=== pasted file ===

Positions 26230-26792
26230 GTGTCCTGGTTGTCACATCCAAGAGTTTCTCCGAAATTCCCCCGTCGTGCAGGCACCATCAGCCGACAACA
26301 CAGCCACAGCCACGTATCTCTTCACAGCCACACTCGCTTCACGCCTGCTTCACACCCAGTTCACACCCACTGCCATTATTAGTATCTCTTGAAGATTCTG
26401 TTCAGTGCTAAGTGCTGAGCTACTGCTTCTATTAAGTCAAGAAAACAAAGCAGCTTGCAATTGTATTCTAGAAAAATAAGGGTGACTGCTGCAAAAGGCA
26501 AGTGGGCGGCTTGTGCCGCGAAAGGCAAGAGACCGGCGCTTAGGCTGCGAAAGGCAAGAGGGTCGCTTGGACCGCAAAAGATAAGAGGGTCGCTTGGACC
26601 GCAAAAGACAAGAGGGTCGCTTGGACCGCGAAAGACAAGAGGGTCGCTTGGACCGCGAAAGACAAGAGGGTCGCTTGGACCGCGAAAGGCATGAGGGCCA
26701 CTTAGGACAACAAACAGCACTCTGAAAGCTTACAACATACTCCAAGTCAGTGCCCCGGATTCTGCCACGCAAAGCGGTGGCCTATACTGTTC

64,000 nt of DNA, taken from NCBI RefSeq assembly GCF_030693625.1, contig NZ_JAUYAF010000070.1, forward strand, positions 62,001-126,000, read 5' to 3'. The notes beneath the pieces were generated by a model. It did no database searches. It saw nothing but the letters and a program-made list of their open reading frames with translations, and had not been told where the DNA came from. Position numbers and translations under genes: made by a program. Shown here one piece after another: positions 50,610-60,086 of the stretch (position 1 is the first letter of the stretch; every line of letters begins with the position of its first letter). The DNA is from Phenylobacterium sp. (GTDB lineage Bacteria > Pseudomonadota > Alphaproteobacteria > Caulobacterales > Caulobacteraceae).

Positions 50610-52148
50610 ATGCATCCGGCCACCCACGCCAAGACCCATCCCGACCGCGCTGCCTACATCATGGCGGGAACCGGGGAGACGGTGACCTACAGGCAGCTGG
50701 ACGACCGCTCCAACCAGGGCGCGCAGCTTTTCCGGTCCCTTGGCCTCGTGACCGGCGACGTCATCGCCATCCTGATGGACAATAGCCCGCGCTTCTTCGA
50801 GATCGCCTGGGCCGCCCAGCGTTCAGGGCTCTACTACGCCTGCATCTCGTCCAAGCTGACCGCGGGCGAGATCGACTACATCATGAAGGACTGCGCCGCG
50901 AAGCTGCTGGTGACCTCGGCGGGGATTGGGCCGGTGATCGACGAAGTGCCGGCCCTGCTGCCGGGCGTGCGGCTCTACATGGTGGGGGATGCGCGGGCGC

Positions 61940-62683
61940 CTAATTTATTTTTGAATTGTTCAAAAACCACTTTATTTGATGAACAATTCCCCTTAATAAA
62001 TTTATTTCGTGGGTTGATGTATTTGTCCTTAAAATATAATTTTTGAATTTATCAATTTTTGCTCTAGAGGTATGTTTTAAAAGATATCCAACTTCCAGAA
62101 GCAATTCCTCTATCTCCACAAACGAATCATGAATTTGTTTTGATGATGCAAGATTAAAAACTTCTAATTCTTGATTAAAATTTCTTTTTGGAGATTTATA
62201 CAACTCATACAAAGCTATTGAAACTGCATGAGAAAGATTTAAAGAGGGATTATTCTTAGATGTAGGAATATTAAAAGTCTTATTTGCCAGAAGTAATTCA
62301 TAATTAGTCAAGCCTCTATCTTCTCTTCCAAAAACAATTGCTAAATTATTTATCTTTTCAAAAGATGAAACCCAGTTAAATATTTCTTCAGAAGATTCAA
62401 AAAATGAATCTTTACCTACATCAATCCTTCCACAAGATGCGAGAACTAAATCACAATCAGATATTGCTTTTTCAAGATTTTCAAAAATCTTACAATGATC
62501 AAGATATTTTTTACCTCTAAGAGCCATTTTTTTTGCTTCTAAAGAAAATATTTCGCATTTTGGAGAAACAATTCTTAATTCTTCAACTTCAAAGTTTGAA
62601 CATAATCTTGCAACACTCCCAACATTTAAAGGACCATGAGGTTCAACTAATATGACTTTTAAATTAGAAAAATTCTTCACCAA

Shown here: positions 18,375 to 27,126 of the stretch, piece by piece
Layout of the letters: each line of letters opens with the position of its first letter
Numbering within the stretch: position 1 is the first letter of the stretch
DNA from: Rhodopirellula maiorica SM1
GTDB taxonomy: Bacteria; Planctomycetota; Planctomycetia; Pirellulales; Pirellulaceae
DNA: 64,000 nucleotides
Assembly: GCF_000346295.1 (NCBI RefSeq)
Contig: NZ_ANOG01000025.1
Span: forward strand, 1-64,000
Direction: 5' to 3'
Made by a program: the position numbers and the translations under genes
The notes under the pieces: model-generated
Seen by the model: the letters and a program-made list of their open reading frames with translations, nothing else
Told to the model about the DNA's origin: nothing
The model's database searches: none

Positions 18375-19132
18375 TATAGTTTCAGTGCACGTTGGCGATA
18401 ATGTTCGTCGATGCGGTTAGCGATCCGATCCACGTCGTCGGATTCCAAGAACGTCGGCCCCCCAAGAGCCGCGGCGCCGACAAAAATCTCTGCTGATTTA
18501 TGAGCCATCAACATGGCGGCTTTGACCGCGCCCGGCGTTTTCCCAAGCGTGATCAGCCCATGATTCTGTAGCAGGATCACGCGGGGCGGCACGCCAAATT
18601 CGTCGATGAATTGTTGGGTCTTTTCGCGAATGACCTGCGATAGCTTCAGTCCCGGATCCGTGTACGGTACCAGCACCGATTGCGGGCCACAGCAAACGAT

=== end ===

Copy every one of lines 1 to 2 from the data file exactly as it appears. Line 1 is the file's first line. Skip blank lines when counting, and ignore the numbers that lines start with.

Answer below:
Positions 26230-26792
26230 GTGTCCTGGTTGTCACATCCAAGAGTTTCTCCGAAATTCCCCCGTCGTGCAGGCACCATCAGCCGACAACA